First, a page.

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This paper explores a special form of international outsourcing relationship in which suppliers make recurrent discrete transactions with the same buyers over a long period of time without the existence of any original legally binding written agreement. The study examines three research questions: (1) Can suppliers in such relationships access any of their buyers’ tacit knowledge? (2) What implications does their access or the lack thereof have for their economic upgrading? (3) What strategies do suppliers adopt to compensate for existing knowledge asymmetries? The case analysis of three small Bangladeshi garment manufacturers reveals the following key findings: The studied firms only have access to their buyers’ explicit/codified knowledge. Notwithstanding this, they have successfully developed relevant knowledge that has allowed them to engage in process upgrading.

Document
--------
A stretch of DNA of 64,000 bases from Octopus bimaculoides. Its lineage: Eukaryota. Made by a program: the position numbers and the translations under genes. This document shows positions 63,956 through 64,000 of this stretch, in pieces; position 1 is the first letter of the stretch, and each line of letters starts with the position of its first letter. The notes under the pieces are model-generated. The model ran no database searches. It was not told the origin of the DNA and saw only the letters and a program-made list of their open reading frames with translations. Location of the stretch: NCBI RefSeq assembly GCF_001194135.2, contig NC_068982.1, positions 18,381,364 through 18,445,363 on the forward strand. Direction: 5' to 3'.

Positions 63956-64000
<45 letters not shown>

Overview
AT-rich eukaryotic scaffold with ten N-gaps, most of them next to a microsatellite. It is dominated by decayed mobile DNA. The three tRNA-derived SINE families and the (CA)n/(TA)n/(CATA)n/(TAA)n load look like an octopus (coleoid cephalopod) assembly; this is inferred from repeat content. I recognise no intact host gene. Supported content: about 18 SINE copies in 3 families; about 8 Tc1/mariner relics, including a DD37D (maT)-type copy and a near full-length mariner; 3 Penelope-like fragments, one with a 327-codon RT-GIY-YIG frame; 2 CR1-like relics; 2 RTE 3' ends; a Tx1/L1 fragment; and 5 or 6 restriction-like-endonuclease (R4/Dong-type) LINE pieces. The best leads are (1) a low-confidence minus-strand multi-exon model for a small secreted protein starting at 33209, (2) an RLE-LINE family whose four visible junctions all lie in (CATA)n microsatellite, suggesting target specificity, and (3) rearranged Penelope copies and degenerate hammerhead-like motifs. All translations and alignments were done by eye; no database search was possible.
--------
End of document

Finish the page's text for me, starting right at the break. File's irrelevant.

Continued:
|Number of pages||29|
|Journal||European Journal of International Management|
|Publication status||Published - 2016|
- Knowledge acquisition
- Knowledge sources
- Economic upgrading
- Buyer-supplier relationship
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Rising Powers, Labour Standards and the Governance of Global Production Networks.
Nadvi, K. & Sinkovics, R.
1/04/13 → 30/09/17